The marriage campaign in Maine is going to end up costing Bishop Malone much more than $550,000.
This morning, there was a silent protest in front of the Cathedral of the Immaculate Conception in Portland, Maine. That’s the church my parents attend, where I was baptized and confirmed and where we had the funerals for my grandparents. The Facebook crowd was organizing the protest, but when I told my 73 year old mother about it (and she’s not the Facebook crowd), she said, “Oh, I wish I knew.” It’s hard to explain the significance of that. My mother also just read this letter to the editor to me from Saturday’s Portland Press Herald:
It is ironic that Maine Bishop Malone is thanking those who helped repeal the law permitting same-sex marriage, saying that “these past few months have served as a teaching opportunity to explain to parishioners and the wider community about how and why the church views and values marriage as the union of one man and one woman.”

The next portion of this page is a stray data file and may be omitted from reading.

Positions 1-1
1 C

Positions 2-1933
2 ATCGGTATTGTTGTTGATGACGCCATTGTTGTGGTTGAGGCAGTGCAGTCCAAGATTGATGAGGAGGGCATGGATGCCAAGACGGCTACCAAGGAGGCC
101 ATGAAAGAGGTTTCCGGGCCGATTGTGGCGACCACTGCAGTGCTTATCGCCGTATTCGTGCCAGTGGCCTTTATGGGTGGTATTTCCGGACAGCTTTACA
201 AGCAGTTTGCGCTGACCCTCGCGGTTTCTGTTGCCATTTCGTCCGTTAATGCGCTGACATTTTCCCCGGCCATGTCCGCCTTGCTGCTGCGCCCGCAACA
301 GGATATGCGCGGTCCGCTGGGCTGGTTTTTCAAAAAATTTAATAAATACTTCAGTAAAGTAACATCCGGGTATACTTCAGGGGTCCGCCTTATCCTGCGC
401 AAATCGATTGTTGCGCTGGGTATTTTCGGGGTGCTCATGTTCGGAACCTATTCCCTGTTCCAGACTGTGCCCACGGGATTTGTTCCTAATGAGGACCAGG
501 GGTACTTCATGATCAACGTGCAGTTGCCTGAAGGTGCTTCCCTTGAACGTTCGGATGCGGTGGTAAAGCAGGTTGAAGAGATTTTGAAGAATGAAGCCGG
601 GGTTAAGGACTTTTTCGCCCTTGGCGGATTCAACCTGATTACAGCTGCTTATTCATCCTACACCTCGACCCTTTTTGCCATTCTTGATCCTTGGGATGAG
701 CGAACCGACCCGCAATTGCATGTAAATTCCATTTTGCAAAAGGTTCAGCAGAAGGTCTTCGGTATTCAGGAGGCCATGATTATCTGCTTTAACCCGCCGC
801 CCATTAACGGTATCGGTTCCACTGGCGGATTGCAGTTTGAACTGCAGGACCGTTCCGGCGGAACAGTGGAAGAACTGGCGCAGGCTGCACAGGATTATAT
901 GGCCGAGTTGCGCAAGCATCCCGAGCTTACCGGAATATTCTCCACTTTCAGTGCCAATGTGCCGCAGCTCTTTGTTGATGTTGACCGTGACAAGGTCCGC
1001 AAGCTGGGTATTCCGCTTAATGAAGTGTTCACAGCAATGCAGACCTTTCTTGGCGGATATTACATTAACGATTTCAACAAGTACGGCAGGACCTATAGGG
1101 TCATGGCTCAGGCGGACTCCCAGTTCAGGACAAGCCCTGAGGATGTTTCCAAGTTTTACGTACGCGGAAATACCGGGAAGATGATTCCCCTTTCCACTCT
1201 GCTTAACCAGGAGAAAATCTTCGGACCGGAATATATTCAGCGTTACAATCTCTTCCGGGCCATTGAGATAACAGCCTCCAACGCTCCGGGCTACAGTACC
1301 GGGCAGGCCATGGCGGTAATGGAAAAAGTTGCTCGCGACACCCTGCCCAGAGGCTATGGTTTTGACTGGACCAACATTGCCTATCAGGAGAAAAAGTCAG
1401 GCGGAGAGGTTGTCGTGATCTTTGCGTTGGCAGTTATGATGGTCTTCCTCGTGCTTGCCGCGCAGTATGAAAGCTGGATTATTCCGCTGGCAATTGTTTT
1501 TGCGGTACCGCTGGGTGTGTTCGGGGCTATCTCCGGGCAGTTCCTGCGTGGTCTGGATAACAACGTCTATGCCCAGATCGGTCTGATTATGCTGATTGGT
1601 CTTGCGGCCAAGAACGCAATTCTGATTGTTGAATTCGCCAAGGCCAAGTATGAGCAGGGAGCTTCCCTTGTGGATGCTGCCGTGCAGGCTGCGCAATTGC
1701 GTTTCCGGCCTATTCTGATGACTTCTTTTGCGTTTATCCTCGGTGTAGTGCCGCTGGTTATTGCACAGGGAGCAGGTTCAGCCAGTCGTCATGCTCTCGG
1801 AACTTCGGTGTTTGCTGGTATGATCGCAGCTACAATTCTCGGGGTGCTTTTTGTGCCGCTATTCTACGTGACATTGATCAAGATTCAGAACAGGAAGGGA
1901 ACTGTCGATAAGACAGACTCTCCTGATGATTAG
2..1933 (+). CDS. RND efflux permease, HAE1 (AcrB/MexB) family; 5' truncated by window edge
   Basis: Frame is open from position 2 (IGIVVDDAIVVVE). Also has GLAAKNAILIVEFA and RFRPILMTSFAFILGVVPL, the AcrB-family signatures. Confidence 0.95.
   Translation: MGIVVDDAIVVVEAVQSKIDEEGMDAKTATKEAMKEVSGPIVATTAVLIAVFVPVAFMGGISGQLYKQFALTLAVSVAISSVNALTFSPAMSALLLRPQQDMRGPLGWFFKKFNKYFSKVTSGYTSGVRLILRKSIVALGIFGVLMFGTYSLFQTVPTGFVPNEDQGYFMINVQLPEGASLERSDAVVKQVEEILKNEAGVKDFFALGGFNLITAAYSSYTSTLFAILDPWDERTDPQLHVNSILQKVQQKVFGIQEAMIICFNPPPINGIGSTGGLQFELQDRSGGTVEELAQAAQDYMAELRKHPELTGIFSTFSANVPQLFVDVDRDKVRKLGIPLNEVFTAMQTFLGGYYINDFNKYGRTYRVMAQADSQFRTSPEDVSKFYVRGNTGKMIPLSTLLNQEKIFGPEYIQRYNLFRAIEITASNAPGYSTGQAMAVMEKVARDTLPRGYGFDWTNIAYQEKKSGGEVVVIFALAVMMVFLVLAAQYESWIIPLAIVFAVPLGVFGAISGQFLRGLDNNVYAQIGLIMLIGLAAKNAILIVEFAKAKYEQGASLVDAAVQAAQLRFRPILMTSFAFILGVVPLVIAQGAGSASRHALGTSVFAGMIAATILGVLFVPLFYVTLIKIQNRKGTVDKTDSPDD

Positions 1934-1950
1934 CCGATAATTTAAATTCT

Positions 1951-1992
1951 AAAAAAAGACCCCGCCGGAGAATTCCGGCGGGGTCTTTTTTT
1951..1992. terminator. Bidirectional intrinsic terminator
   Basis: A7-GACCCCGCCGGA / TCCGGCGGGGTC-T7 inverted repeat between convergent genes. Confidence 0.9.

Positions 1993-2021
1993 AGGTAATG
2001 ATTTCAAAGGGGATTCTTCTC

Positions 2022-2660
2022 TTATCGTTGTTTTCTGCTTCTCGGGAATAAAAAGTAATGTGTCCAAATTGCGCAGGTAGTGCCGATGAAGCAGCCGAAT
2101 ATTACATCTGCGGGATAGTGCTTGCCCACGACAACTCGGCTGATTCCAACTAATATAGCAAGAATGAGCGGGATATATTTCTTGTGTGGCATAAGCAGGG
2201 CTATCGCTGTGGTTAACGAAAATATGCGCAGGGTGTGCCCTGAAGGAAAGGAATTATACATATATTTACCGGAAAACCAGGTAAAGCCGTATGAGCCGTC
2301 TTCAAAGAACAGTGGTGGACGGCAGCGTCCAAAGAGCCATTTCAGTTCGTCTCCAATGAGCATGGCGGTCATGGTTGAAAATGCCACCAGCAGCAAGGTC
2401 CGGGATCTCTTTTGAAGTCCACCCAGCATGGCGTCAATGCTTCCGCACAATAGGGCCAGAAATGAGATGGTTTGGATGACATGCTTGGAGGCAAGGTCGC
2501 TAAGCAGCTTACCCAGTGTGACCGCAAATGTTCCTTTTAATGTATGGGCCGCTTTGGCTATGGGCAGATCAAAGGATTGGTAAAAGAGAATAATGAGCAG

Newsflash to Bishop Malone: civil rights are not “values.” And, as the multitude of successful lawsuits against the church on behalf of exploited children will attest, you long ago surrendered your legitimacy to dictate morality regarding sex.
People of faith and others will continue the work against discrimination and toward a real “wider community,” not a shrouded endorsement of prejudice. And we will pay no attention to the man behind the curtain.
The Bishop won a battle, but he’s going to lose this “war” that has been declared on LGBT Americans by the Catholic Church. And, the leaders of the Catholic Church may think they’re off-the-hook from the horrific child abuse scandals. They’re not. They’ve got no moral authority and we’ll keep hammering that point.
The Catholic hierarchy is getting bitchy. Today, the Public Editor at the New York Times examines the whining of New York Archbishop Timothy Dolan. He thinks the Times, including Maureen Dowd, are being mean to the Catholic Church. The Editor of Jesuit Magazine, James Martin, doesn’t like the focus on the church’s sex scandal:
Martin said he didn’t think most Catholics appreciated reporters’ efforts to be accurate and fair. “On the other hand, I don’t think editors realize how tired Catholics are of seeing the Church portrayed through the lens of sex abuse,” he said.
That is probably the defining lens through which to view the Catholic Church — that and it’s aggressive gay bashing.